Hoarding Disorder

Is Hoarding A Mental Illness?

Hoarding disorder is the repetitive accumulation of unnecessary items, when these items are no longer needed. The first signs begin around ages 11 to 15 and become noticeably worse as the person ages. It’s considered a mental illness because the act of accumulating unnecessary items, to the point of causing a health hazard, is not considered normal.

Hoarding is more common in older adults than in younger adults. It is not known what causes hoarding disorder, but it is believed that personality, family history and stressful live events might play a role. People with this disorder tend to be indecisive; for instance, they may excessively weigh the pros and cons of throwing away a receipt.

Most people either keep a receipt or discard it. But someone who is prone to developing this mental condition, will lean towards holding onto many receipts for various reasons:

  • They believe that they will need the receipts in the near future
  • The receipts may have some important emotional significance
  • They don’t want to waste the receipts
  • They feel safer by holding onto the evidence

. . . and the list goes on. It’s important to note that hoarding and collecting are not the same thing. Someone who has a collection is not adversely affected by it: their living environment is not cluttered and does not bring upon distress or an impairment. But someone with hoarding disorder may not be able to cook in the kitchen or shower in the bathroom, due to the severity of the cluttering.

There are many problems that come along with this mental illness. Some people hoard trash, causing their place to become extremely unsanitary. This poses a risk to their health and wellbeing. In addition, many hoarders develop significant conflicts in their relationships, especially with those who try to help them by removing the clutter from their home.

Other complications due to hoarding may include:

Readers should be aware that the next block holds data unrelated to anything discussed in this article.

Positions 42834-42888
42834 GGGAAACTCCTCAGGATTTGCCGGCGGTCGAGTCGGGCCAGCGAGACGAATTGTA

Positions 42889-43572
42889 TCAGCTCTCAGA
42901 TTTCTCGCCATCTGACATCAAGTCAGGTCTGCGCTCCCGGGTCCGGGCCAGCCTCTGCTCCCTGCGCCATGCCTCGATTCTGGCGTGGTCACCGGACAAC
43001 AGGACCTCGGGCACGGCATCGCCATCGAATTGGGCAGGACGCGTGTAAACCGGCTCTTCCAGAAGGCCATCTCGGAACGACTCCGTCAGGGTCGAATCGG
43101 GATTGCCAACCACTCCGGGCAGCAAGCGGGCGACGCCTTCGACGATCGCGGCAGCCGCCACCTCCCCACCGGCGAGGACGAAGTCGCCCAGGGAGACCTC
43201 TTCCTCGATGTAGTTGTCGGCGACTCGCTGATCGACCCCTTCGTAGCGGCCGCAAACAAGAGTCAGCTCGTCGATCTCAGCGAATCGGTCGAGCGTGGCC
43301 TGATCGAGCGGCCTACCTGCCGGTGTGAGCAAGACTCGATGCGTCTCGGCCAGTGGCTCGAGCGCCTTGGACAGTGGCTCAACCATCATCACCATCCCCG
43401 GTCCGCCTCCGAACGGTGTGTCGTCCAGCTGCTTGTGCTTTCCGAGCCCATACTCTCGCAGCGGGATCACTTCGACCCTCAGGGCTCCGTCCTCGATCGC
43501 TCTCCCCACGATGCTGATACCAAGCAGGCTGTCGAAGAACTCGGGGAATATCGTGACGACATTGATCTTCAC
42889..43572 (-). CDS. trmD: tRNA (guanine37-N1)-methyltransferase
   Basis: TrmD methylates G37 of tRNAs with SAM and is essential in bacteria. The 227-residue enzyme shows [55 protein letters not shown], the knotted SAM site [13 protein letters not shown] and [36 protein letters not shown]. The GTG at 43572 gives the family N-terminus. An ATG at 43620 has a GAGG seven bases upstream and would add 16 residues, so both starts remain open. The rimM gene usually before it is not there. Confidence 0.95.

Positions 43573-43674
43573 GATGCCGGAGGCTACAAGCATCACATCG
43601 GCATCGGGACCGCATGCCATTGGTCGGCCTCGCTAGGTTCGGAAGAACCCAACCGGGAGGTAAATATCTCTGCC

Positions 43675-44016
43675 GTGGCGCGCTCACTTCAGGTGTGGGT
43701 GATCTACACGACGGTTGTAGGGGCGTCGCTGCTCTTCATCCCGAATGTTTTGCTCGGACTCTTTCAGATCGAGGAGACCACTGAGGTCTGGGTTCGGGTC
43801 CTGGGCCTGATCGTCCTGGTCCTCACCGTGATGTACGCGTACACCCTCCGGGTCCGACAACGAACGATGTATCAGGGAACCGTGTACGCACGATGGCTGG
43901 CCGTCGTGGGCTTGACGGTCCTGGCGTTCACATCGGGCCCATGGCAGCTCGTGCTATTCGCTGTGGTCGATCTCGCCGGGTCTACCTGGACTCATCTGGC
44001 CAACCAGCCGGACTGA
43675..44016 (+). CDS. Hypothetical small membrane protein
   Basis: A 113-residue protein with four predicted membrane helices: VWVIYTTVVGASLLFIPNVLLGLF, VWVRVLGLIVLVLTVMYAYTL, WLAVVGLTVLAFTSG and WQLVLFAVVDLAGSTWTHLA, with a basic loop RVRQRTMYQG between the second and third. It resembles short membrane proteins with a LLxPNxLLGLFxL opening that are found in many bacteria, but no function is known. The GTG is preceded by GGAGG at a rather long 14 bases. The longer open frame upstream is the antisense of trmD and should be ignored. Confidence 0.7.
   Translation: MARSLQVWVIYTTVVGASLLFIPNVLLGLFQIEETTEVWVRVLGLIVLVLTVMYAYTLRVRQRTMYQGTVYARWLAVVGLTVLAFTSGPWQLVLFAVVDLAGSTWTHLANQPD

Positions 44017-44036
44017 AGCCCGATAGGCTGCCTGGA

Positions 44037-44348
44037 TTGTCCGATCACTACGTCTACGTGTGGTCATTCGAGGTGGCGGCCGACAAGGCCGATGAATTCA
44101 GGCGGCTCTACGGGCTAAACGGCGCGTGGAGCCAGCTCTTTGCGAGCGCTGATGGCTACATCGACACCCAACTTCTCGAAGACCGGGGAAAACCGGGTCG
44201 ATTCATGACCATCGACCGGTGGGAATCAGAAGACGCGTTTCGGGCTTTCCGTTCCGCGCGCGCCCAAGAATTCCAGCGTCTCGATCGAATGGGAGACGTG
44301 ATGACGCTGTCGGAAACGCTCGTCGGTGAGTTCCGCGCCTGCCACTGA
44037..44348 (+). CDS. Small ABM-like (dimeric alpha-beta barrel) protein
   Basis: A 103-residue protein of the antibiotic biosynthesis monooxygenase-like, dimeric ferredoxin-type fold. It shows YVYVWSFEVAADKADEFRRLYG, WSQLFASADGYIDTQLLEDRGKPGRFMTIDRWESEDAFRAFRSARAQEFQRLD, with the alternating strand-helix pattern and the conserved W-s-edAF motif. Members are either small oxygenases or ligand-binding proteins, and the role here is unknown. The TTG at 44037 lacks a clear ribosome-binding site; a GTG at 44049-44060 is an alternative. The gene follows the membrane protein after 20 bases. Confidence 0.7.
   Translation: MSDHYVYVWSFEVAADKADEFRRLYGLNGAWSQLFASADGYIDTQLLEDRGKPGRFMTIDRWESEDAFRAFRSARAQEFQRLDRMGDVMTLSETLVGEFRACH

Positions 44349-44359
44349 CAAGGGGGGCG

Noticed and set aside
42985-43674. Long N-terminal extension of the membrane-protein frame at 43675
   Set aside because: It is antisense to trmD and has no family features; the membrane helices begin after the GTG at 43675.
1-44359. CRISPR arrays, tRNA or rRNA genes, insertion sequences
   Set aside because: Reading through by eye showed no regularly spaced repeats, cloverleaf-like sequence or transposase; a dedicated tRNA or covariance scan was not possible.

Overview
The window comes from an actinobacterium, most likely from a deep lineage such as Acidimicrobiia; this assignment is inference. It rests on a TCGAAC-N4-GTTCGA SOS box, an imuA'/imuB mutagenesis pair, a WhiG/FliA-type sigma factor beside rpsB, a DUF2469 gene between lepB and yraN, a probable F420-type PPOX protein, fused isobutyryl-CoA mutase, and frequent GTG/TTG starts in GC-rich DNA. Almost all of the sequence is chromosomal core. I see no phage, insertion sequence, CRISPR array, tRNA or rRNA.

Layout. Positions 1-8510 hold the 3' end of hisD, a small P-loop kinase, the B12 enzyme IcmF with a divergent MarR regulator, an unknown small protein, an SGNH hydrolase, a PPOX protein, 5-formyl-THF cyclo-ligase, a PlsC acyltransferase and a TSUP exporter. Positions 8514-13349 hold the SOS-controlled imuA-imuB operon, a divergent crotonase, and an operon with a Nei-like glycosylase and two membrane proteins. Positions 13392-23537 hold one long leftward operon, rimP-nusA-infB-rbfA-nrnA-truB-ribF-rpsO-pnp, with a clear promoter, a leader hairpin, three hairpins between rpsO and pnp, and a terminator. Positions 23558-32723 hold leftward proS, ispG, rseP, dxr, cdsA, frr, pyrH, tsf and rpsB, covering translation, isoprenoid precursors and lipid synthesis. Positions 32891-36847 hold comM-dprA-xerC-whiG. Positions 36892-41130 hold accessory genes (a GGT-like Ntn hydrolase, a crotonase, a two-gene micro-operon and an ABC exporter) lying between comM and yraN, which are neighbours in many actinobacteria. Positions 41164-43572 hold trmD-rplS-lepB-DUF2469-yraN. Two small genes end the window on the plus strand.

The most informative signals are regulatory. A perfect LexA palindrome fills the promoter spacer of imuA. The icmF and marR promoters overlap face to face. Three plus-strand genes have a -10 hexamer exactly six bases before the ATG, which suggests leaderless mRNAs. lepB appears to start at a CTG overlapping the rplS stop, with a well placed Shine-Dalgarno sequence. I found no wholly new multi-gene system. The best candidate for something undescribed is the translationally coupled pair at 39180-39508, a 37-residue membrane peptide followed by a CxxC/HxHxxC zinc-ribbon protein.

• Creating a fire hazard
  • Social isolation (they are embarrassed of their situation and don’t want anyone to know about it)
  • Eviction
  • Increased risk of falls (especially in the elderly)
  • Poor work performance (they are mentally distracted and preoccupied with the accumulation of specific items)

. . . and the list goes on again. It’s been observed that people with hoarding disorder also may experience depression, anxiety, OCD or ADHD. It makes sense when you connect these other mental disorders: someone with depression may not care enough about their living environment; someone with anxiety may be too afraid of the consequences of discarding something; someone with OCD may have negative thoughts about discarding items; and someone with ADHD may be too distracted to care enough about maintaining a sanitary environment.

There is no actual causation behind hoarding disorder that has been discovered. But as you can see, it’s related to other mental disorders based on common symptoms and traits. No mental disorder is unique on its own; everything is interrelated to a certain extent. How great that relation is depends on the disorders being considered. For instance, 30-50% of patients with Tourette’s disorder have OCD!

Hoarding disorder is a mental illness.

Are you Ready? (This is Defeating Stigma Mindfully)

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